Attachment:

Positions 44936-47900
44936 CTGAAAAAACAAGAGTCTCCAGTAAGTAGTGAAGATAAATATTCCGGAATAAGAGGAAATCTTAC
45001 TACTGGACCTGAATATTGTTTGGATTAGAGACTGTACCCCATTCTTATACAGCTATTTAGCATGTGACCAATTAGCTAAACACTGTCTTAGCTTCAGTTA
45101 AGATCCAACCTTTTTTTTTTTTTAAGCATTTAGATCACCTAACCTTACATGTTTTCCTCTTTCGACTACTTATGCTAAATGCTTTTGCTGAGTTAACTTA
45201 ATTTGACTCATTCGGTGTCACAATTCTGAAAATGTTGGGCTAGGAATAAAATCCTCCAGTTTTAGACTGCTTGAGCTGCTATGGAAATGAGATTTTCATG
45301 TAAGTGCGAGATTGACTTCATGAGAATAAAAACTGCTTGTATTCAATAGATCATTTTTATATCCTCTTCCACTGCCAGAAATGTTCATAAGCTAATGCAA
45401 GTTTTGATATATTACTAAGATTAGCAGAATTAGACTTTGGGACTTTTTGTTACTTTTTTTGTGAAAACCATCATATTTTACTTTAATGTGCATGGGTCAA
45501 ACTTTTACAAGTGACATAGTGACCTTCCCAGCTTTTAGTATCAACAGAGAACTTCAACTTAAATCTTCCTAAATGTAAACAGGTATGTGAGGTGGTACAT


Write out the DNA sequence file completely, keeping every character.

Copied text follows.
Positions 44936-47900
44936 CTGAAAAAACAAGAGTCTCCAGTAAGTAGTGAAGATAAATATTCCGGAATAAGAGGAAATCTTAC
45001 TACTGGACCTGAATATTGTTTGGATTAGAGACTGTACCCCATTCTTATACAGCTATTTAGCATGTGACCAATTAGCTAAACACTGTCTTAGCTTCAGTTA
45101 AGATCCAACCTTTTTTTTTTTTTAAGCATTTAGATCACCTAACCTTACATGTTTTCCTCTTTCGACTACTTATGCTAAATGCTTTTGCTGAGTTAACTTA
45201 ATTTGACTCATTCGGTGTCACAATTCTGAAAATGTTGGGCTAGGAATAAAATCCTCCAGTTTTAGACTGCTTGAGCTGCTATGGAAATGAGATTTTCATG
45301 TAAGTGCGAGATTGACTTCATGAGAATAAAAACTGCTTGTATTCAATAGATCATTTTTATATCCTCTTCCACTGCCAGAAATGTTCATAAGCTAATGCAA
45401 GTTTTGATATATTACTAAGATTAGCAGAATTAGACTTTGGGACTTTTTGTTACTTTTTTTGTGAAAACCATCATATTTTACTTTAATGTGCATGGGTCAA
45501 ACTTTTACAAGTGACATAGTGACCTTCCCAGCTTTTAGTATCAACAGAGAACTTCAACTTAAATCTTCCTAAATGTAAACAGGTATGTGAGGTGGTACAT